Tips for sailboat race spectators

May 16, 1991|By Steve McKerrow | Steve McKerrow,Evening Sun Staff

Match racing in sailboats, although a competition between only two vessels at a time, is not like a foot race. Tactics and smooth teamwork among crew members usually determine the outcome.

Here are some hints to understanding the action in the Santa Maria Cup, taking place tomorrow through Sunday in the Inner Harbor.

The Start: Sail races start when a gun or horn is sounded, but race maneuvering begins minutes earlier. As someone aboard counts down toward the start, the boats maneuver for the "favored position," trying to cross the starting line as close to the gun as possible, with good momentum and in a position where the other boat does not block the wind.

The Beat: Most races begin into the wind, meaning the boats must "tack," following a zig-zag course to make progress. In a "tacking duel," the lead boat general waits for the trailing boat to tack before "covering" by tacking, too, thus making it hard for the boat to gain. By contrast, the trailing boat seeks to tack without warning in hopes of finding fresher wind or otherwise gaining a favored position if the other boat is slow to cover.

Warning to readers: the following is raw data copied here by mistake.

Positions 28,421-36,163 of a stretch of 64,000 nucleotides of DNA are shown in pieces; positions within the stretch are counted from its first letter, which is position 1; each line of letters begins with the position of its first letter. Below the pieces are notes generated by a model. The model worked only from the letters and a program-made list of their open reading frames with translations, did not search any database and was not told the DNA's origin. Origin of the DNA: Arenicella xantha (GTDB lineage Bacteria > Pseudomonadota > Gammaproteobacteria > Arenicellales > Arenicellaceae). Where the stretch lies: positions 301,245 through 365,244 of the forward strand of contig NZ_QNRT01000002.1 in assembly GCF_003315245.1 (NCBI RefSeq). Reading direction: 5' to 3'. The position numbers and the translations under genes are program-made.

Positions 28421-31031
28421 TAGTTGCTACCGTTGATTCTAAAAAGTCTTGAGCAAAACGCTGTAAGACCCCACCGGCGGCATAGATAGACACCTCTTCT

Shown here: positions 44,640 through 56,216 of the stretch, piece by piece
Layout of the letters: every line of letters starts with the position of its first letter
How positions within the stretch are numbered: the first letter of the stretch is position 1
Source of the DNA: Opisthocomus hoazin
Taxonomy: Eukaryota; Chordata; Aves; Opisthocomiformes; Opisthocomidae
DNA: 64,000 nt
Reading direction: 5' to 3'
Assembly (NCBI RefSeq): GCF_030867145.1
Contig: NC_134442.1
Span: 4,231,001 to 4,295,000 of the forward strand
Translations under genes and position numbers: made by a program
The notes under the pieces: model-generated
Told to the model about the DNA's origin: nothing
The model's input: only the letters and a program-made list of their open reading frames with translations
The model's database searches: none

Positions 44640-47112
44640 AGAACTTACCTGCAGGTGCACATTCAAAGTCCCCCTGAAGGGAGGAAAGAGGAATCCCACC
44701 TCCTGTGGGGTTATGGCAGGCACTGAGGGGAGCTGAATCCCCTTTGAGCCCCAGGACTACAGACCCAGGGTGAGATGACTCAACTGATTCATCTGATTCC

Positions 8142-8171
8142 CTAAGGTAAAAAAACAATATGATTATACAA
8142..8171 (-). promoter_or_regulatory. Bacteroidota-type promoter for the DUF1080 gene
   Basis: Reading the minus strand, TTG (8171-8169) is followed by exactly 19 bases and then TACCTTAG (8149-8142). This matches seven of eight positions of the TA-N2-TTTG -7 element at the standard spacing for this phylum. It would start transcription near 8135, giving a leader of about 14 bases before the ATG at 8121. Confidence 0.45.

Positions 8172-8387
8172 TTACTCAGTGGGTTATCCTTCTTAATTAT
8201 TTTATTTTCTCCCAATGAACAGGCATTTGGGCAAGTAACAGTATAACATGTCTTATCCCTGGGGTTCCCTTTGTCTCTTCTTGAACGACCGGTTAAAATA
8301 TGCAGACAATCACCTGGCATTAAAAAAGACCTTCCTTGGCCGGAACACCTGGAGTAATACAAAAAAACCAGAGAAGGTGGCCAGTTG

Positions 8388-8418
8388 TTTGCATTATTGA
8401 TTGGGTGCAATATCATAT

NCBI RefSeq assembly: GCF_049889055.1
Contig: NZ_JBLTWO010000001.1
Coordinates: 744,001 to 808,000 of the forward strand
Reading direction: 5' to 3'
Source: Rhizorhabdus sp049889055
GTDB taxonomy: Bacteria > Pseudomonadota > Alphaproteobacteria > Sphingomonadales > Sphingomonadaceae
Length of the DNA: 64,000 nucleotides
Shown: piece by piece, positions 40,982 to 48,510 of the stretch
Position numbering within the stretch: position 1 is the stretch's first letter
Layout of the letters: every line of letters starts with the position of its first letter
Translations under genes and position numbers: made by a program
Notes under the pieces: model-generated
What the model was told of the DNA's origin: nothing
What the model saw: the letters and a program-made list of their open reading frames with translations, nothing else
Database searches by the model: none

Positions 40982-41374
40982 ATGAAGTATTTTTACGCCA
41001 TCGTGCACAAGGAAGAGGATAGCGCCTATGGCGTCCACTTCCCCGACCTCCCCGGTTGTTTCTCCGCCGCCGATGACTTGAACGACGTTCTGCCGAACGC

The Mark: How quickly a boat rounds a turning buoy and readjusts sails and course to a new wind direction are often determining factors in a race. Watch how well-drilled crews can gain time on boats with sloppy or slow crew work.

The Run: When boats sail "downwind," with the wind more or less from behind, an overtaking boat tries to get into a position where its sails block the flow of wind to the lead boat. Watch for the leading boat, to shift course to prevent this.

The Wind: On a course such as those to be sailed in the Inner Harbor, buildings, a vessel's nearness to a dock or shore and a host of other factors conspire to create shifting wind directions and speeds.

The Finish: In match racing, unlike handicap yacht racing, the first boat to cross the finish line wins.

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